Every Classroom (and Congress) Needs a Peace Circle

"This is the point: we cannot engineer kindness, grit, empathy, or any other skill into students. We cannot just teach isolated lessons and expect them to one day know how to use them. As teachers, we must build environments in which these skills are practiced across the school day– because it is only through this authentic practice that students will actually learn the skills we know will help them thrive as individuals and work together as a community."

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Nicole HenselComment
Big Shift #2: Efficiency to Possibility (Instrumental to Intrinsic): February 2018 Newsletter

We adore the idea of using Valentine's Day as a reminder to celebrate all the different kinds of love and moments of joy in our lives and the world.

This fits well with the big mindshift of the month: from Efficiency to Possibility: We need to move out of efficiency frames and into possibility frames when we design school practice and policy.  Why?  Because designing for efficiency is destroying all the joy and love in school.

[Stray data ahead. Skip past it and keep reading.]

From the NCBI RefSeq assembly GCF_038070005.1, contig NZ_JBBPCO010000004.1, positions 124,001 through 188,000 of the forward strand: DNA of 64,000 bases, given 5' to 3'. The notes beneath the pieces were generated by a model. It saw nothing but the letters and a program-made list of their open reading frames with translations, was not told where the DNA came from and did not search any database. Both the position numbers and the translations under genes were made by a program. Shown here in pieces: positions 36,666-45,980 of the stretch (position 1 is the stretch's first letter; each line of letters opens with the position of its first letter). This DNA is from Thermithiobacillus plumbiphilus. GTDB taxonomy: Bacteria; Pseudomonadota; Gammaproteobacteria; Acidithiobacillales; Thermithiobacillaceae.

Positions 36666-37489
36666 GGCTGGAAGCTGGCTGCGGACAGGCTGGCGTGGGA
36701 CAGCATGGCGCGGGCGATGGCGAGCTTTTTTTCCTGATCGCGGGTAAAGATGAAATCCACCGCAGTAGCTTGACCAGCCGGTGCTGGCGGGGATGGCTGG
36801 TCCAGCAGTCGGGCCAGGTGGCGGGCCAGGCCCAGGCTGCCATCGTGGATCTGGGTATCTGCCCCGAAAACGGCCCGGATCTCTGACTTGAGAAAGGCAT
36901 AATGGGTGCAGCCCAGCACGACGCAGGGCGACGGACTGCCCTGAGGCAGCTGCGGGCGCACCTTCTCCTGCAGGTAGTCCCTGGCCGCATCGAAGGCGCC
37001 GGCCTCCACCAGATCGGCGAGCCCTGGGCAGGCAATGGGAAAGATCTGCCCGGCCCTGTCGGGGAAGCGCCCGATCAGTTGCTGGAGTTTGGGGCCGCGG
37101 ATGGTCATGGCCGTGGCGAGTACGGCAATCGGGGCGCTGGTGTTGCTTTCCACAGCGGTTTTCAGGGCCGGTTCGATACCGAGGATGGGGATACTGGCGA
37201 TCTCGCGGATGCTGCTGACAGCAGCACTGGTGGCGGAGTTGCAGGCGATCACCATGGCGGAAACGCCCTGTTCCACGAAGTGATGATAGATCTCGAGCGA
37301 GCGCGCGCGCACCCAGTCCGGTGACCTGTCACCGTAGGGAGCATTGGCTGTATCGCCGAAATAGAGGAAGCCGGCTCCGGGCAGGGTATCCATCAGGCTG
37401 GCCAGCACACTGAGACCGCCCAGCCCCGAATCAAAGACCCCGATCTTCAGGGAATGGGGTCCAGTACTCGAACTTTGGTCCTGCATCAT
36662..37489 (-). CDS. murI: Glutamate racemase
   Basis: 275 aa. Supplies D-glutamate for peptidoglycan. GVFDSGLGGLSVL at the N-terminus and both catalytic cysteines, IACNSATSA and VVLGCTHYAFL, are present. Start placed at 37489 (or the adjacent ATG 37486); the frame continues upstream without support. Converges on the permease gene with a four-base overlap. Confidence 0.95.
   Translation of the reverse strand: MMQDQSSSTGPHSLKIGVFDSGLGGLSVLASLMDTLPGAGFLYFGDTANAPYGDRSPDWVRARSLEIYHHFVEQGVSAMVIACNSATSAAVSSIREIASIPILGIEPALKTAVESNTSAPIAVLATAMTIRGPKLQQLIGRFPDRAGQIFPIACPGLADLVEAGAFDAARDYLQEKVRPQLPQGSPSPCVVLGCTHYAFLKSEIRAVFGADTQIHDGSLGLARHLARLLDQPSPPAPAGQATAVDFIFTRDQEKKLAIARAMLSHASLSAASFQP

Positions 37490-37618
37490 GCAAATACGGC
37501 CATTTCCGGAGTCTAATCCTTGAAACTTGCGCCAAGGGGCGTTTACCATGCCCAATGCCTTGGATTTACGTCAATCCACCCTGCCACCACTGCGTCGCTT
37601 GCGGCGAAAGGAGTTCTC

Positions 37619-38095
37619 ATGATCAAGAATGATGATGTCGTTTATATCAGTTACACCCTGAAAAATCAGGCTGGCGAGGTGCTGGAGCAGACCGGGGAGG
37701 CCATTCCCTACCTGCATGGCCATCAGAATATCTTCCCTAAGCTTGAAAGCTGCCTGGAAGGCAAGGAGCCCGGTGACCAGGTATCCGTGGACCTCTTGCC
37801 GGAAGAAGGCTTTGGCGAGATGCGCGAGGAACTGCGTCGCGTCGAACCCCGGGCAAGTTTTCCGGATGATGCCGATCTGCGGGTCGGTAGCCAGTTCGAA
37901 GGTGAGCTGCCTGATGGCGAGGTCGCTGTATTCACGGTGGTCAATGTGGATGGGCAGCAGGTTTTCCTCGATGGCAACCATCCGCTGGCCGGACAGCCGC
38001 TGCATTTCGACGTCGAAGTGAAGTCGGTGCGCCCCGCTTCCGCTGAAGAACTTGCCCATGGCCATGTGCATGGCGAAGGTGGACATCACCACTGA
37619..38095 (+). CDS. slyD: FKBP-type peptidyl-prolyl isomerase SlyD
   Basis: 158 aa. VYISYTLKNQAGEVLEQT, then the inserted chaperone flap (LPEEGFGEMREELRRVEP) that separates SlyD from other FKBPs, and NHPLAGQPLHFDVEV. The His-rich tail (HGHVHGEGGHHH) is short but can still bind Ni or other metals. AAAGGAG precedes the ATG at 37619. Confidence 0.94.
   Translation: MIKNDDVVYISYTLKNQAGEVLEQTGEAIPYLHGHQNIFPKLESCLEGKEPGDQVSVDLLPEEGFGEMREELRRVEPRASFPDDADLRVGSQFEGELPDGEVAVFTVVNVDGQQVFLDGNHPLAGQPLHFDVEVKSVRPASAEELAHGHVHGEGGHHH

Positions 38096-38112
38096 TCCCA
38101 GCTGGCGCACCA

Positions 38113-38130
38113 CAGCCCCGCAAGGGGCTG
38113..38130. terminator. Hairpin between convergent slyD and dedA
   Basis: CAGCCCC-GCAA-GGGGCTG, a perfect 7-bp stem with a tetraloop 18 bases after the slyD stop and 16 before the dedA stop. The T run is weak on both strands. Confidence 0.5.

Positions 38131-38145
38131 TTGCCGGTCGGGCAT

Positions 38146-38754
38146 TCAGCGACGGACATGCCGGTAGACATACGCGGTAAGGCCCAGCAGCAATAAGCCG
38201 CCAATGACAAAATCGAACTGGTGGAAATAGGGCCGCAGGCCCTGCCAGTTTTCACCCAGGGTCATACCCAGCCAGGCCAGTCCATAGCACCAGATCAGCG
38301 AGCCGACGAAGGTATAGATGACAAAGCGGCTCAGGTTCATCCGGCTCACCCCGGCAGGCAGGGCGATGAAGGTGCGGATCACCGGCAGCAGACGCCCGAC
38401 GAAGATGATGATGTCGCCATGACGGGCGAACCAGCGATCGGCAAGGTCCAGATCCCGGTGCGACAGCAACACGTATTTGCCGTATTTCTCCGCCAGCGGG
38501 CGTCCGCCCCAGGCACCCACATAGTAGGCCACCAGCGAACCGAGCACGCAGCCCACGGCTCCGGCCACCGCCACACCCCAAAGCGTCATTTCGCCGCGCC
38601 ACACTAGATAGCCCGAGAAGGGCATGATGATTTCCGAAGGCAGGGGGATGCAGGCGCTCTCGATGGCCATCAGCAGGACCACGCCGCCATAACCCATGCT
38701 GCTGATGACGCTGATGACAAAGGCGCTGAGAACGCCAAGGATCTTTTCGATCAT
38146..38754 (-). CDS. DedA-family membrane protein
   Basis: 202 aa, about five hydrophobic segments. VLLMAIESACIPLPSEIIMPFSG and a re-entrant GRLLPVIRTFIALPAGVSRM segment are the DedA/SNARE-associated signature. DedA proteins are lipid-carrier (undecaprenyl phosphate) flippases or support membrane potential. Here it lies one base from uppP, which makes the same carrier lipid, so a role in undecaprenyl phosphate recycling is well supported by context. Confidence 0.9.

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Big Shift #1: Symptoms to Systems - January 2018 Newsletter

We're starting the new year focusing on the first big shift in thinking required for real change in education: Symptoms to Systems. So much of our time in schooling and school reform is spent addressing symptomatic issues, while the real systems problems get ignored. A tell-tale sign that something is a systems issue is when symptoms are widespread and predictably patterned across different kinds of people and situations (e.g. anxiety and depression across many high-performing institutions, drop-outs in low-income institutions).

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Why I Left Teaching

As an energetic and optimistic 22-year old, I entered my Kindergarten classroom in Denver, Colorado with dreams for my students: that they would be empowered, fulfilled, and flourishing individuals. If I could teach them the knowledge, beliefs, and character that would help them create good lives and contribute to a more beautiful society, I would have succeeded as an educator.  I never would have predicted that a short three years later I would wonder if I were actually doing more harm than good.

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